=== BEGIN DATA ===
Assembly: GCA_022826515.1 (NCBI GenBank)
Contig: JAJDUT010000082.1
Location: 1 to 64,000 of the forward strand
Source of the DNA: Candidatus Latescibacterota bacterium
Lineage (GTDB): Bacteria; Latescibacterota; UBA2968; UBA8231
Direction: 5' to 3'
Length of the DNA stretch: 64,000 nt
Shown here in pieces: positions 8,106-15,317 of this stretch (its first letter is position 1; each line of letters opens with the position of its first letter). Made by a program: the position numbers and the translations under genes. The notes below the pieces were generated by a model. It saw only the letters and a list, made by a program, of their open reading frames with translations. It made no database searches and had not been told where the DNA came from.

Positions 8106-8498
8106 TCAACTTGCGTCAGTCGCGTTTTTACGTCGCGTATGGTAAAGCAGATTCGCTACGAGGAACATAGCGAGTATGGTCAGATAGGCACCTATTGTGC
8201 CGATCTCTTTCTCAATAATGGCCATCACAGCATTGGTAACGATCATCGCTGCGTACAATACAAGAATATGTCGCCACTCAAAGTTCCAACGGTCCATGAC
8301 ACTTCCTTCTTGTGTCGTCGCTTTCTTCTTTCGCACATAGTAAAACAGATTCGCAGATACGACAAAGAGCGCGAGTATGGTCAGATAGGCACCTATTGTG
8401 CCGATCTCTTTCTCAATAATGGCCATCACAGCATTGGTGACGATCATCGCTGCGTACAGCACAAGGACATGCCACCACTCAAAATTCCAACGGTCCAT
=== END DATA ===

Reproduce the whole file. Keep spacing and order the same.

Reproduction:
Assembly: GCA_022826515.1 (NCBI GenBank)
Contig: JAJDUT010000082.1
Location: 1 to 64,000 of the forward strand
Source of the DNA: Candidatus Latescibacterota bacterium
Lineage (GTDB): Bacteria; Latescibacterota; UBA2968; UBA8231
Direction: 5' to 3'
Length of the DNA stretch: 64,000 nt
Shown here in pieces: positions 8,106-15,317 of this stretch (its first letter is position 1; each line of letters opens with the position of its first letter). Made by a program: the position numbers and the translations under genes. The notes below the pieces were generated by a model. It saw only the letters and a list, made by a program, of their open reading frames with translations. It made no database searches and had not been told where the DNA came from.

Positions 8106-8498
8106 TCAACTTGCGTCAGTCGCGTTTTTACGTCGCGTATGGTAAAGCAGATTCGCTACGAGGAACATAGCGAGTATGGTCAGATAGGCACCTATTGTGC
8201 CGATCTCTTTCTCAATAATGGCCATCACAGCATTGGTAACGATCATCGCTGCGTACAATACAAGAATATGTCGCCACTCAAAGTTCCAACGGTCCATGAC
8301 ACTTCCTTCTTGTGTCGTCGCTTTCTTCTTTCGCACATAGTAAAACAGATTCGCAGATACGACAAAGAGCGCGAGTATGGTCAGATAGGCACCTATTGTG
8401 CCGATCTCTTTCTCAATAATGGCCATCACAGCATTGGTGACGATCATCGCTGCGTACAGCACAAGGACATGCCACCACTCAAAATTCCAACGGTCCAT